The children do enjoy their time at the park with Auntie Jenny. Auntie Jenny is a lot of fun. She doesn't just push the swing. She sits on the swing and has a go herself. The children watch as she swings higher and higher. "Will she swing right over the top in a circle?" Lizzie wonders.

Then they all slide down the slippery dip. Auntie Jenny is quick at climbing up the ladder and she makes a wonderful screaming sound as she whizzes down to the bottom.

When it comes to afternoon tea time, Auntie Jenny takes them along to the General Store. She buys big ice-creams, complete with chocolate topping and sprinkles. Mum and Dad hardly ever do that.

Six tired children return home. Dad is taking the casserole out of the fridge. "I'll heat that," says Auntie Jenny taking the pot out of Dad's hands.

Dad starts to explain that Granny has left them written instructions. They can heat the dinner themselves. Then instead he says, "Joe, lay the table for dinner. Set an extra place for Auntie Jenny. She must stay and eat with us. It's not often we have the pleasure of Auntie Jenny's company."

After dinner, Auntie Jenny helps Annie and Lizzie get ready for bed and then she finally leaves for home. Dad and the children settle down in the lounge room for a short time before bed.

"We had a great time with Auntie Jenny today," says Kate, "but we did miss you, Dad." We were looking forward to having you look after us. We would have managed quite well without either Granny's or Aunt Jenny's help."

"Yes," agrees Dad. "I am sure we could have got on just fine together. But Granny and Auntie Jenny are very kind people. They only wanted to help. I think Granny likes looking after everyone. She doesn't often get the chance to look after a family. It's a long time since she had a family of her own to care for. I bet she really enjoyed spending the day here with us. And Auntie Jenny loves spending time with you too. She doesn't have any children. So it was good she took you to the park instead of me."

The children all take turns snuggling up to Dad. They finally have him to themselves. And then there's always tomorrow. That's a whole new day where Dad can look after them all by himself.

But when the children get up, there is yet another car sitting outside their house. This time it is Auntie Maureen. She has come to take the children to spend the day with their cousins. She tells them to pack their swimming gear. They are all going to the indoor swimming pool. The children all cheer and then they look apologetically at Dad. What about Dad?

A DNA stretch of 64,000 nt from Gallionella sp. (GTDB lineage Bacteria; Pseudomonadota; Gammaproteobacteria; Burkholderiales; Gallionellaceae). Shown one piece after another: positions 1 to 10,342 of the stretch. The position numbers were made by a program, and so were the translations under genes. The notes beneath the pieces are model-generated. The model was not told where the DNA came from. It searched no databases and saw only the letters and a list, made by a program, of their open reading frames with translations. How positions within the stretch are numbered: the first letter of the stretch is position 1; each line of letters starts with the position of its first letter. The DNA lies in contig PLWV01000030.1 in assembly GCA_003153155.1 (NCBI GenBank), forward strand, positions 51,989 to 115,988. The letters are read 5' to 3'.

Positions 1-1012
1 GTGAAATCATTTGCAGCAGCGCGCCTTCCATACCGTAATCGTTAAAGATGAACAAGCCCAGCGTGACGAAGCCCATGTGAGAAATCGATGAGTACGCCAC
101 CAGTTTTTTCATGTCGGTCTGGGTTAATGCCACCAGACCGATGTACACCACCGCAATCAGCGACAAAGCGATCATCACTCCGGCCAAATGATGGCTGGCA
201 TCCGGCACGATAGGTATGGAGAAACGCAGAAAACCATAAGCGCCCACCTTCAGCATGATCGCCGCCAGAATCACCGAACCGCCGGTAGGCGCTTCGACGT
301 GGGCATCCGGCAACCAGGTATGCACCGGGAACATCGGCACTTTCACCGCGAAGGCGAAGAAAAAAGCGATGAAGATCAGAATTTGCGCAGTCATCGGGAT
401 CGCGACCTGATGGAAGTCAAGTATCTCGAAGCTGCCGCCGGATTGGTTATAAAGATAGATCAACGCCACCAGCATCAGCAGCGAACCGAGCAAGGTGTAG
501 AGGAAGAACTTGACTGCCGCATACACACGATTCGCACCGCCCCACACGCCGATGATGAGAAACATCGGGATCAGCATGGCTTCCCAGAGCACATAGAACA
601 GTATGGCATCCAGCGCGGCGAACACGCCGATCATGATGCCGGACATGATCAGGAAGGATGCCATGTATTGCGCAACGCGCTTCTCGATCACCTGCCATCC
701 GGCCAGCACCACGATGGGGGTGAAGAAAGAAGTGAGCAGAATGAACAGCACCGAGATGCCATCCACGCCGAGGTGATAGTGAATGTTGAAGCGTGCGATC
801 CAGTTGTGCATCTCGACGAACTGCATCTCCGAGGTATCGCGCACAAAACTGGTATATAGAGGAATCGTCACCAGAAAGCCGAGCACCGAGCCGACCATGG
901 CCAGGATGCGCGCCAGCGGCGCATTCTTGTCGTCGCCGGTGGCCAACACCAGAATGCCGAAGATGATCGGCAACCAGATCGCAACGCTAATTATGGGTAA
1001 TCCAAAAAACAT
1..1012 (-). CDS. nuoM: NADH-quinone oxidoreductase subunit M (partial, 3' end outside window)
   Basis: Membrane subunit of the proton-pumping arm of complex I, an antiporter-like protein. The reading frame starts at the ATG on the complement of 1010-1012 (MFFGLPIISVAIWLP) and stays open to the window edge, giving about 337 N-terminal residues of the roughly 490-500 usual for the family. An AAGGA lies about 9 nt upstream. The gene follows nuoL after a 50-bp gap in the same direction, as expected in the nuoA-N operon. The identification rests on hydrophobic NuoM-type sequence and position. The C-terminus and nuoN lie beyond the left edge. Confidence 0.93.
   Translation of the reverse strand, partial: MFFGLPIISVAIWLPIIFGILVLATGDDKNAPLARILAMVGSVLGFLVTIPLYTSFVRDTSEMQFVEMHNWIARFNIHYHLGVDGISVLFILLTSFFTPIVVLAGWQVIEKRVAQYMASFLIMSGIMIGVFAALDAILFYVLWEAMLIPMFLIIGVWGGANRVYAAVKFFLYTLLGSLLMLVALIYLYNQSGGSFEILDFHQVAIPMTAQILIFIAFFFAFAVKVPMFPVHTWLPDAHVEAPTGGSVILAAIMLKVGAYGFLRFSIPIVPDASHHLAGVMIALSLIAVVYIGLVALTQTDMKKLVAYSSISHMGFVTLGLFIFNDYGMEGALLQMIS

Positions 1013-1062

"Don't worry about me, children," says Dad. "I have a pile of books I've been meaning to read. Go and enjoy yourselves."

At last it is the day that Mum is coming home. The children can't wait to see her again. Dad drives them to the railway station to meet Mum's train. And there she is. She is stepping off the train and then walking along the platform towards the van.

"How did you get on?" asks Mum as she hugs everyone in turn. "Did Dad manage to look after you? Did you enjoy your time with Dad?"

All at once everyone tries to explain that Granny and Auntie Jenny and Auntie Maureen came to help. "We didn't see much of Dad," says Joe.

"I had a nice rest," says Dad. "Everyone was very helpful. I bet I had as good a break as you."

Mum knows that Dad wanted to spend time with the children. She knows that he can look after the children very well all by himself. But she also knows Dad is very kind. He has made Granny feel useful and wanted. He has given Auntie Jenny and Auntie Maureen lots of pleasure by letting them spend time with the children. She gives Dad a big hug.

Later that night, Mum is tucking Lizzie into bed. "I'm really glad you're home, Mum," says Lizzie. "I missed you."

Mummy says she missed Lizzie and the rest of the family very much. "I did enjoy my rest," says Mum. "But the best thing about going away is coming home again. I think next time I go on holiday, I will take everyone with me." Lizzie smiles at the thought of a holiday. "Where would you like to go for a holiday?" asks Mum as she reaches for the light switch.

"The beach," replies Lizzie. She snuggles down in her bed and is soon dreaming about sand and sea and shells and ice cream and swimming… a real beach holiday.